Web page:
I recorded most of our session. Jim is very considerate and thoughtful in what he has to say so I’m glad I have it down accurately, although some audio I lost to wind and lift clatter.  That is something I’d urge anyone to do, record your lesson for future reference; if you own a GoPro this would be a perfect time to use it; it will be a lot more illuminating than the next rad park edit.

First thing we did was an assessment run. Basically he followed me and I self-consciously made my way down trying my best to look proficient.  I was deeply gratified by his initial assessment:

“Now you have good skills.  You have good balance, you rotor the skis really well, you’ve got good edging skills and you pressure the skis well.”  Booyahh!!! Greatness!   “I think we would like to tweak your balance and what you do with your hands and the next thing is going to be your turn shape.  But you have all the skills.”

Later I realized that this is the mark of a good teacher, making you feel positive about yourself so you have the enthusiasm and desire to improve.  In retrospect I realize a translation might have been, “Well you didn’t actually fall over and you never accidentally stabbed me in the eye with your pole.  I can work with this.”

And work with me he did.  I have always wondered how much difference a lesson could make for a long time skier, but I have to say that at least with a teacher of Jim’s caliber, it can make an immediate improvement; and I want to keep working on what I learned as soon as I’m back on the slopes.  A lot of what he told me was obviously subjective but I think a great deal of it is useful to anyone with intermediate skills.  So let me share several of his specific remarks.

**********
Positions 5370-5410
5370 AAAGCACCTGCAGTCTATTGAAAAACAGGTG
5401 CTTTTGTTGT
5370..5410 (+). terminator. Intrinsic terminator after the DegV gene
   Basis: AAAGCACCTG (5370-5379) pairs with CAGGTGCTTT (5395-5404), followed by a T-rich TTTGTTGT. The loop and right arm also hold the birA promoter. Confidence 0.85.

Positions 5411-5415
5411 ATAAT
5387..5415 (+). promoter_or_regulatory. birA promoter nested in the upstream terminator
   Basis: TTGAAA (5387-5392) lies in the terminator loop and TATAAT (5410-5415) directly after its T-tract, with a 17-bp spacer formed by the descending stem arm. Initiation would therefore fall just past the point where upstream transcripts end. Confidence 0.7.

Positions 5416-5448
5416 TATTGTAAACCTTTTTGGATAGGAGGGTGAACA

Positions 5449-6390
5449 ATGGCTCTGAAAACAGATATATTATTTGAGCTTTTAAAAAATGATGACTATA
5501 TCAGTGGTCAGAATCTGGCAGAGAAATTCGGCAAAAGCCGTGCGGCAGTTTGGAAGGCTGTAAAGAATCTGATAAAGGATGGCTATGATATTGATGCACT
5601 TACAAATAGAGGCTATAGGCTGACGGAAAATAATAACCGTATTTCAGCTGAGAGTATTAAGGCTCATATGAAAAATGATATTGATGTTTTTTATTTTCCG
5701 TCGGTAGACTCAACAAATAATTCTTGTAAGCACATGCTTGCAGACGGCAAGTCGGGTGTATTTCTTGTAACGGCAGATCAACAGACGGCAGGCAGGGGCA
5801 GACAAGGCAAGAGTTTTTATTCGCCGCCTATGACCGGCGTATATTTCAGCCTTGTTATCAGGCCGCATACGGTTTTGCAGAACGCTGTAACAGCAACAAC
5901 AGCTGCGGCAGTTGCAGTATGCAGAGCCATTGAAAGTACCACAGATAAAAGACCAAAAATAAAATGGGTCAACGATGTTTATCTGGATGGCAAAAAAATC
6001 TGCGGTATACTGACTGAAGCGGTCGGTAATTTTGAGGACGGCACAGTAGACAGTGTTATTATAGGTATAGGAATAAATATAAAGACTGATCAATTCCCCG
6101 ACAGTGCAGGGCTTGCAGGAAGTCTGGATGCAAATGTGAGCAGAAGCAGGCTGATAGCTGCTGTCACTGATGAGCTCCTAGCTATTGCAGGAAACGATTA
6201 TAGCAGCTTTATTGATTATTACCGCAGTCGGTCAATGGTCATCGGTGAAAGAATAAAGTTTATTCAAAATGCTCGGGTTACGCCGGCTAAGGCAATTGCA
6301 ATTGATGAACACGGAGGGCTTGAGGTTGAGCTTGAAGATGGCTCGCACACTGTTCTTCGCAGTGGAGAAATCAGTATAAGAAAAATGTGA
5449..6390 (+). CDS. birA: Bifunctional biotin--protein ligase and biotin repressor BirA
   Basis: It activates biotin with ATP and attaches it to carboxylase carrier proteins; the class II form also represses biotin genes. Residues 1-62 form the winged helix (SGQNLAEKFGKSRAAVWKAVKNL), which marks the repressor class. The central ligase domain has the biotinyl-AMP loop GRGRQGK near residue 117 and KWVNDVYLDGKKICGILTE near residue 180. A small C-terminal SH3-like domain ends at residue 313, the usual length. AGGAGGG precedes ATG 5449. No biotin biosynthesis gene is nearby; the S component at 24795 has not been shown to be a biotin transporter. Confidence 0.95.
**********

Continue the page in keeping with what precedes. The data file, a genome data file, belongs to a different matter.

First, like a lot of people who can ski steep terrain (though not particularly well), I was relying too much on a sharp checking style of turn:

“The turn shape that you have is for steeper terrain and on more moderate terrain you don’t need that much turn in it, and you were controlling your speed through a check now what I would like to focus on with you is going to be tweak your balance with your hands a little bit and change your turn shape so we control your speed with the shape of the turn as opposed to a check … Your turn has  a lot of hard rotations as opposed to riding the ski around whether it’s skidding or carving is irrelevant, using the turn shape takes the strain out of skiing.”

Another specific was addressing the fact that I hold my hands much too close to my body: